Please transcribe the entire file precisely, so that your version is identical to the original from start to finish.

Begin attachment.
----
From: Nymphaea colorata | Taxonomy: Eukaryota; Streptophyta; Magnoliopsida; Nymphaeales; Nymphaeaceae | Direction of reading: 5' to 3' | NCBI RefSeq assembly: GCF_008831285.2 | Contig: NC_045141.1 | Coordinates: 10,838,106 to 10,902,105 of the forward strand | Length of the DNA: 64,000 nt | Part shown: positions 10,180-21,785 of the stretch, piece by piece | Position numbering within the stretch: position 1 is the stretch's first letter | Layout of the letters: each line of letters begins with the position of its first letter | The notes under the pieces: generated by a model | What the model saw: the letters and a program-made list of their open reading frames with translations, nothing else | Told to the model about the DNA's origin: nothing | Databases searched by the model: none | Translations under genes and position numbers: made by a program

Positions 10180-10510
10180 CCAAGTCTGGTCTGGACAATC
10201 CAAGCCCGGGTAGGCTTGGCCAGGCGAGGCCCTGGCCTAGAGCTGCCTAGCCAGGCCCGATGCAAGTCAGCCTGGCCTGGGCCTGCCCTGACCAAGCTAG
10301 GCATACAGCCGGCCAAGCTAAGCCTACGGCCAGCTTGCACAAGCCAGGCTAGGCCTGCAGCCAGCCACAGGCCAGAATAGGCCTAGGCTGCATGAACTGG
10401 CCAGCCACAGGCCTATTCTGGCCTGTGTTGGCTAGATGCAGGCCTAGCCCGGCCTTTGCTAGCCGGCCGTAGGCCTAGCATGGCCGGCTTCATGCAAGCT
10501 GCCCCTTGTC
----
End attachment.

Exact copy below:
From: Nymphaea colorata | Taxonomy: Eukaryota; Streptophyta; Magnoliopsida; Nymphaeales; Nymphaeaceae | Direction of reading: 5' to 3' | NCBI RefSeq assembly: GCF_008831285.2 | Contig: NC_045141.1 | Coordinates: 10,838,106 to 10,902,105 of the forward strand | Length of the DNA: 64,000 nt | Part shown: positions 10,180-21,785 of the stretch, piece by piece | Position numbering within the stretch: position 1 is the stretch's first letter | Layout of the letters: each line of letters begins with the position of its first letter | The notes under the pieces: generated by a model | What the model saw: the letters and a program-made list of their open reading frames with translations, nothing else | Told to the model about the DNA's origin: nothing | Databases searched by the model: none | Translations under genes and position numbers: made by a program

Positions 10180-10510
10180 CCAAGTCTGGTCTGGACAATC
10201 CAAGCCCGGGTAGGCTTGGCCAGGCGAGGCCCTGGCCTAGAGCTGCCTAGCCAGGCCCGATGCAAGTCAGCCTGGCCTGGGCCTGCCCTGACCAAGCTAG
10301 GCATACAGCCGGCCAAGCTAAGCCTACGGCCAGCTTGCACAAGCCAGGCTAGGCCTGCAGCCAGCCACAGGCCAGAATAGGCCTAGGCTGCATGAACTGG
10401 CCAGCCACAGGCCTATTCTGGCCTGTGTTGGCTAGATGCAGGCCTAGCCCGGCCTTTGCTAGCCGGCCGTAGGCCTAGCATGGCCGGCTTCATGCAAGCT
10501 GCCCCTTGTC